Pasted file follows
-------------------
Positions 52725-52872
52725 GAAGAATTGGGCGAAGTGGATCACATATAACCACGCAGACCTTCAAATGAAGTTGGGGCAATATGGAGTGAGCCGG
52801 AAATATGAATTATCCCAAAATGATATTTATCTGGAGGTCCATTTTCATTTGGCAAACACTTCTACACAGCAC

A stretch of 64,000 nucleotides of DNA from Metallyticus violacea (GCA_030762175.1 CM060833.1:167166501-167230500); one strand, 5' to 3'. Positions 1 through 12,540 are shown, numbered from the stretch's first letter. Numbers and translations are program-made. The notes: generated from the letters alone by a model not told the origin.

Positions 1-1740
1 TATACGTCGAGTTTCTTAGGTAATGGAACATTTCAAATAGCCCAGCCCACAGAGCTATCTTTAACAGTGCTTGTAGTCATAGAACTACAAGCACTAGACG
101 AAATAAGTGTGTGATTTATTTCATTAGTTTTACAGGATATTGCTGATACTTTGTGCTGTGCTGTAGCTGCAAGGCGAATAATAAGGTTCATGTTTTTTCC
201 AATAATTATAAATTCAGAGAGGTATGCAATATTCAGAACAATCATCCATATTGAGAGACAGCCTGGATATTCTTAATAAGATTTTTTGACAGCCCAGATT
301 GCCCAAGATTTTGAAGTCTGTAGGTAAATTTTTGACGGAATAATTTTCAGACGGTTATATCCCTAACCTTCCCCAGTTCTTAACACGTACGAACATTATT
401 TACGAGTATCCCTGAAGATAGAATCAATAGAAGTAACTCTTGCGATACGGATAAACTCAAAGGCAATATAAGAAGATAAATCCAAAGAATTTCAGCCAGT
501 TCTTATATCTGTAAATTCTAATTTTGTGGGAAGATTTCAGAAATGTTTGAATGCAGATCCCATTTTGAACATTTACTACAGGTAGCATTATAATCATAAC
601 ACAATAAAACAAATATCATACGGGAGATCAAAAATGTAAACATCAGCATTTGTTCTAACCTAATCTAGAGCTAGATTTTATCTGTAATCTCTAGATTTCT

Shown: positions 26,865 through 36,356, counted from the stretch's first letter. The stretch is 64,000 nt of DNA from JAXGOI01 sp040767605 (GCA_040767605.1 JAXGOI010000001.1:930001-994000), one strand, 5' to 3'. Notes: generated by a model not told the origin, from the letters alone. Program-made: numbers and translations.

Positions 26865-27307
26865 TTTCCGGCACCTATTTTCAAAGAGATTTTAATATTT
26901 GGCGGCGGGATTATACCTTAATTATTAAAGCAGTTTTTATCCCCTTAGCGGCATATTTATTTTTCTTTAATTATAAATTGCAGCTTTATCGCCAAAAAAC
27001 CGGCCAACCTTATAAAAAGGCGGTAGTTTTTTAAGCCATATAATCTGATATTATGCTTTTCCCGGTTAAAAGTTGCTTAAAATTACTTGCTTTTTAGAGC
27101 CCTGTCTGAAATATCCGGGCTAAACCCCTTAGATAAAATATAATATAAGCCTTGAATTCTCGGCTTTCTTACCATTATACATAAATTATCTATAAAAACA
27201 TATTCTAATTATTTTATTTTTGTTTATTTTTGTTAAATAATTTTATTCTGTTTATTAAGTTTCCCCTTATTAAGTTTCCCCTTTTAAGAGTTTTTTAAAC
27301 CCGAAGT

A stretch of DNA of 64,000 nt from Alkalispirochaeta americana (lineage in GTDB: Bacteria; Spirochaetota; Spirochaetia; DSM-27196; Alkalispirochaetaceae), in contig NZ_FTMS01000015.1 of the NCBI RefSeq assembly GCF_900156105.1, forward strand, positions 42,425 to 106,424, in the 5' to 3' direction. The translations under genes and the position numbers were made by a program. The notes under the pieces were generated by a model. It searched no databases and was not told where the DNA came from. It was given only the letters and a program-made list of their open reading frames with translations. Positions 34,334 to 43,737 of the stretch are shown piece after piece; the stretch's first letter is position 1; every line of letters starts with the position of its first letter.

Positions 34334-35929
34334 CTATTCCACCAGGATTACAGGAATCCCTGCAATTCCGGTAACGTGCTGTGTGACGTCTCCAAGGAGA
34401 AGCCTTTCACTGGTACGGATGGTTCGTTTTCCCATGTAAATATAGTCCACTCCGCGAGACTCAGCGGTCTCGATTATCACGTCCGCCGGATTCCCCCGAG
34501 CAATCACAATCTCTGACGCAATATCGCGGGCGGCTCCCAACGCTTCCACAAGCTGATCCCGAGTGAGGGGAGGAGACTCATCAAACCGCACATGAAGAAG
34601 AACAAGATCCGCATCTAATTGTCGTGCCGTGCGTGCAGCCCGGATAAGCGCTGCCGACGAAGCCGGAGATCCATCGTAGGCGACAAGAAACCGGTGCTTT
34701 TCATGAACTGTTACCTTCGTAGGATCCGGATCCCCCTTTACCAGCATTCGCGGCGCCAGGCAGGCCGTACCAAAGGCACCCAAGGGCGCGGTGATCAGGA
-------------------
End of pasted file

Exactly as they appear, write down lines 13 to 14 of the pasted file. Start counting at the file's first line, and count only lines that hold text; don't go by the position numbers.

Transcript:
Shown: positions 26,865 through 36,356, counted from the stretch's first letter. The stretch is 64,000 nt of DNA from JAXGOI01 sp040767605 (GCA_040767605.1 JAXGOI010000001.1:930001-994000), one strand, 5' to 3'. Notes: generated by a model not told the origin, from the letters alone. Program-made: numbers and translations.

Positions 26865-27307